Regularly playing live has always been important to the band. Talk about why it’s so important that you hit the road each year with or without a new album to support.
I think that’s who we are. We’re also good at writing songs and doing albums, but you have to come see it live to see what that whole experience is about. When we first came out, we would do these radio shows. We would play a show that night and go to bed at 4 in the morning and wake up at 5 or 6. They would put us into this radio station and at the time, Brad Paisley and Alan Jackson and the people who wore cowboy hats and represented country music in that manner were the people who were big stars and still are. We would walk in with T-shirts and blue jeans and Zac would wear a beanie. We all had beards. The overall consensus of the radio station was, “What did we get into?” We would play “Chicken Fried” and “Highway 20 Ride,” and their jaws would drop. They would be like, “Whoa. You guys really play.” As time has gone on, we decided to dress the part more. That’s part of growing with the thing you’re doing.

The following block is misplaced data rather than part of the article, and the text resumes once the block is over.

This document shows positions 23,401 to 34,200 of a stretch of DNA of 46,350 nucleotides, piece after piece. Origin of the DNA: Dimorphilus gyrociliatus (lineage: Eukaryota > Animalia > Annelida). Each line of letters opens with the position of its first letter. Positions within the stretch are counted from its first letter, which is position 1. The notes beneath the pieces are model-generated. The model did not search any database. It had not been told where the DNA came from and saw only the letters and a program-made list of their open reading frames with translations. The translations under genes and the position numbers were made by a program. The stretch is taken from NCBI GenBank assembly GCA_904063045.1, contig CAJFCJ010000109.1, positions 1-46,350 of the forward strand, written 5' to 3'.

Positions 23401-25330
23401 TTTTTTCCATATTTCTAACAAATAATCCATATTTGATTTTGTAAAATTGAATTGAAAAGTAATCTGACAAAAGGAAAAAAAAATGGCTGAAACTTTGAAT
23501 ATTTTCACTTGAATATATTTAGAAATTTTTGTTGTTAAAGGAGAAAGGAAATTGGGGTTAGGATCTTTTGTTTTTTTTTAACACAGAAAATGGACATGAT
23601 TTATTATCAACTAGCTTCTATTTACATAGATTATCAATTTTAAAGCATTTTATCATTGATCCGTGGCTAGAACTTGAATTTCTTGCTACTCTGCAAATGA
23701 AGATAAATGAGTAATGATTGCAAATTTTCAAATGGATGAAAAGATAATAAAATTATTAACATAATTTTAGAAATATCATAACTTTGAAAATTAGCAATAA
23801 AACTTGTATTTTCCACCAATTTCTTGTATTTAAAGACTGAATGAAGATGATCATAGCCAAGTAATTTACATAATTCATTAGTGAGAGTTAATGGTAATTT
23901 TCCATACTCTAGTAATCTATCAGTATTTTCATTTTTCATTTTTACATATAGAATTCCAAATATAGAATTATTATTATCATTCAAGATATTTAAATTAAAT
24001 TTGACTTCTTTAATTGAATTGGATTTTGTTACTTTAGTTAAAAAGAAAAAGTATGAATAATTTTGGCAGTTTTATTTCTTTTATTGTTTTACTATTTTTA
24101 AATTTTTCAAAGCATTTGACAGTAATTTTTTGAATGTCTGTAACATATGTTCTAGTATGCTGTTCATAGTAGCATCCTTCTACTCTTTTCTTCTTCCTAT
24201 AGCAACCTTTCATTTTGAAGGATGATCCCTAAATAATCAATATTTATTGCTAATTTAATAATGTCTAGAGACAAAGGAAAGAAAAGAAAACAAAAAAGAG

Talk about your approach to Jekyll + Hyde. It’s such an eclectic album.